As their previous actions have shown, the Obama administration has proven it has no idea what a functional economic policy looks like. Obamacare is the biggest example of this, but the Department of Labor has just given us another. They are creating what amounts to a blacklist rule to help determine which private businesses are awarded government contracts. Using a 2014 executive order, here’s what they are planning to do, per the Washington Free Beacon:

The regulations could restrict federal agencies from working with companies that have been accused of labor violations or have long track records of “serious” or “pervasive” violations. It forces government agencies to hire “Labor Compliance Advisors” to oversee contractors. Companies will also be forced to disclose pay determinations to employees and regulators over the course of the contract.

On the surface, this might not sound like a bad idea. After all, we wouldn’t want our own businesses to work with companies that have poor track records of labor law violations, right? However, when you look at the rule’s consequences in greater depth, problems start to appear. One of these is the issue of redundancy. As a joint statement from Representatives [mc_name name=’Rep. Phil Roe (R-TN)’ chamber=’house’ mcid=’R000582′ ] (R-TN) and [mc_name name=’Rep. Tim Walberg (R-MI)’ chamber=’house’ mcid=’W000798′ ] (R-MI), who chair the relevant subcommittees on the House Committee on Education and the Workforce, says:

Bad actors who choose to operate outside of the law and deny employees basic protections should not be rewarded with taxpayer dollars.That is why we already have a system in place to deny federal contracts to these bad actors. Instead of promoting more government overreach and more regulations, the administration has a responsibility to ensure the current system is enforced and used effectively.

Redundancy is such a common problem with the government. Whenever a story like this surfaces, I always think back on the list produced by former Senator Tom Coburn back 2011 that highlighted between $100 and $200 billion in government waste from redundant programs alone. Despite the fact that we already have the rules in place to prevent the government from working with bad companies, President Obama has to put his own special touch on this, even if it means redundancy.

This brings us to the next couple of problems the new Labor Department rule will create. Geoff Burr, Vice President of the Associated Builders and Contractors trade association, explains these problems well:

“This rule creates a murky federal acquisition system that is absurdly cumbersome and allows contracts to be awarded in a subjective nature by unelected bureaucrats…The ‘blacklisting’ proposal released today will unnecessarily complicate the federal acquisition process by adding undue subjectivity and may result in some of the best federal contractors being blacklisted from winning future contracts. Additionally, the administration’s latest assault on federal contractors via illegal executive overreach will result in more bid protests and more frequent and costly labor and employment disputes.

“Taxpayers, contractors and their employees deserve a fair and transparent process that will award contracts to firms that will deliver the highest quality product at the best price, however, this proposal is a clear step in the wrong direction…Today’s proposal will discourage small businesses from pursuing federal contracts; threaten the livelihood of millions of Americans employed by federal contractors; and expose taxpayers and businesses to increased costs and risk. We are committed to fighting this proposal in the courts, Congress and through any additional avenue.”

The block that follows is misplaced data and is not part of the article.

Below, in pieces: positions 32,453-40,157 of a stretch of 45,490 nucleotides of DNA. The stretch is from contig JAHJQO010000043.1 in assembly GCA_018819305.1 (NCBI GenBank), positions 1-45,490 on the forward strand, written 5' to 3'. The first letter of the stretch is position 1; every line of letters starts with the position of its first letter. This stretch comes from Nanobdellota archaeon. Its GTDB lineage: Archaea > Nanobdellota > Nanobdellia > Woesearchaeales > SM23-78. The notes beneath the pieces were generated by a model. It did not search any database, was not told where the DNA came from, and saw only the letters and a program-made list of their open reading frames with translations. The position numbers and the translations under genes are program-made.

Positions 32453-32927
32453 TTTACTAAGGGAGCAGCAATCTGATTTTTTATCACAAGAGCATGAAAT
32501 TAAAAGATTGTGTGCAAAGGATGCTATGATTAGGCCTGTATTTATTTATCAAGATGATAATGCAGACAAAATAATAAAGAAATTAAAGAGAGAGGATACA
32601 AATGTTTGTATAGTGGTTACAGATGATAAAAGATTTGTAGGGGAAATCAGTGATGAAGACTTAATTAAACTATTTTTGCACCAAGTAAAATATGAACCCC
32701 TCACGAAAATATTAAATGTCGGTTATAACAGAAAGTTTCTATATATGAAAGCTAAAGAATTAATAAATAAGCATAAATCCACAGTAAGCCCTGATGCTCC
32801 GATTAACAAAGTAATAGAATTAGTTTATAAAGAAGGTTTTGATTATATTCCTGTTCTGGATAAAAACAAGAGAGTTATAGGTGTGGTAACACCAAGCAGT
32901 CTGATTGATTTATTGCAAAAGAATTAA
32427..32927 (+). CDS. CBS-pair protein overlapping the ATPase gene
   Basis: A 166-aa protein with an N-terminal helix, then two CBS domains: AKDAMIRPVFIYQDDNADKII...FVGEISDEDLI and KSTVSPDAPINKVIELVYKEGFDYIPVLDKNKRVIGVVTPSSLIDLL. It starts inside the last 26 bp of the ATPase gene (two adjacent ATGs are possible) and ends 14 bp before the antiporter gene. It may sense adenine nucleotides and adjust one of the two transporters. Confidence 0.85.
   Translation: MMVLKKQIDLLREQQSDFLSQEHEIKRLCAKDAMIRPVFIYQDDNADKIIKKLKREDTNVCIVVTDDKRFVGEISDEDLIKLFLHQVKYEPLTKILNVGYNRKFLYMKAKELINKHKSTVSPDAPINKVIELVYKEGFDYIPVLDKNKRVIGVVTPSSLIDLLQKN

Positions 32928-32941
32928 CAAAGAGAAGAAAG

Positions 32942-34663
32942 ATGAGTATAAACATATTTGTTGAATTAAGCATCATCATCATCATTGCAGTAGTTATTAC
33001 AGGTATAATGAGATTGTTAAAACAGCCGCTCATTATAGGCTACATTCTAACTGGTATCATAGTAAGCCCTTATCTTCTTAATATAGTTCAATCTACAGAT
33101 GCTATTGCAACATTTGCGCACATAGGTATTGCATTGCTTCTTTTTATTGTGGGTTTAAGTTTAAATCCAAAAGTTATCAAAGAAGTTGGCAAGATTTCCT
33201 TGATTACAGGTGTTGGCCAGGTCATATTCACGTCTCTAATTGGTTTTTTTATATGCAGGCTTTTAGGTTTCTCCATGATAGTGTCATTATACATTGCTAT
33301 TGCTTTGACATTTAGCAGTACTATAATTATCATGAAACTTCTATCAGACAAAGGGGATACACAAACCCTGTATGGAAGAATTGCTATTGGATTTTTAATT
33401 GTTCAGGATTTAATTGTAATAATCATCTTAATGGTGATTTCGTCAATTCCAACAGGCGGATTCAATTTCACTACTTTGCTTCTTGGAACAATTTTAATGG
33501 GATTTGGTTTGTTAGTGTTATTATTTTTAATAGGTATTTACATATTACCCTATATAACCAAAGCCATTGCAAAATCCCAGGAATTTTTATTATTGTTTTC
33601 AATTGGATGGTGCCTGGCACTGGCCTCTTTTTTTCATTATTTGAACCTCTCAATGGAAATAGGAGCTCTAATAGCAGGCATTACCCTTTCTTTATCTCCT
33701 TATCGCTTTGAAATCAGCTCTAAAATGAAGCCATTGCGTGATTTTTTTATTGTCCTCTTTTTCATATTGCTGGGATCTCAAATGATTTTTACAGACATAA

His description makes it plain that this is just the government engaging in one of its standard operating practices: creating rules and regulations that sound well intentioned but in reality only make the legal compliance situation much murkier and more complicated. The cynical side of me says that adding the element of “undue subjectivity” to awards project is precisely why this regulation was developed. Simply put, if you are a private business that wants to work with the Obama-led government, you have to be a company they like, as opposed to the best qualified for the job. The purported concerns about compliance with federal workforce regulations is just a means of achieving that end.

Congress has made a lot of noise about opposing executive branch overreach since Republicans took back the Senate in 2014, but thus far, we haven’t seen much in the way of results. For example, it is the courts, not Congress, that have shut down President Obama’s illegal executive amnesty. [mc_name name=’Rep. John Boehner (R-OH)’ chamber=’house’ mcid=’B000589′ ], meanwhile, caved and funded it, in hopes that the courts would overturn it. [mc_name name=’Sen. Mitch McConnell (R-KY)’ chamber=’senate’ mcid=’M000355′ ] followed suit, but the House basically forced him into the position. At any rate, I mention this to remind us of the Republican-led Congress’ horrible record of stopping executive overreach. Reps. Roe and Walberg talk tough in their press release, but will they and the rest of the Congress follow through when they really must? If they want to gain back a shred of accountability among conservatives, they absolutely should.

Featured image via Ed Brown at Wikimedia Commons.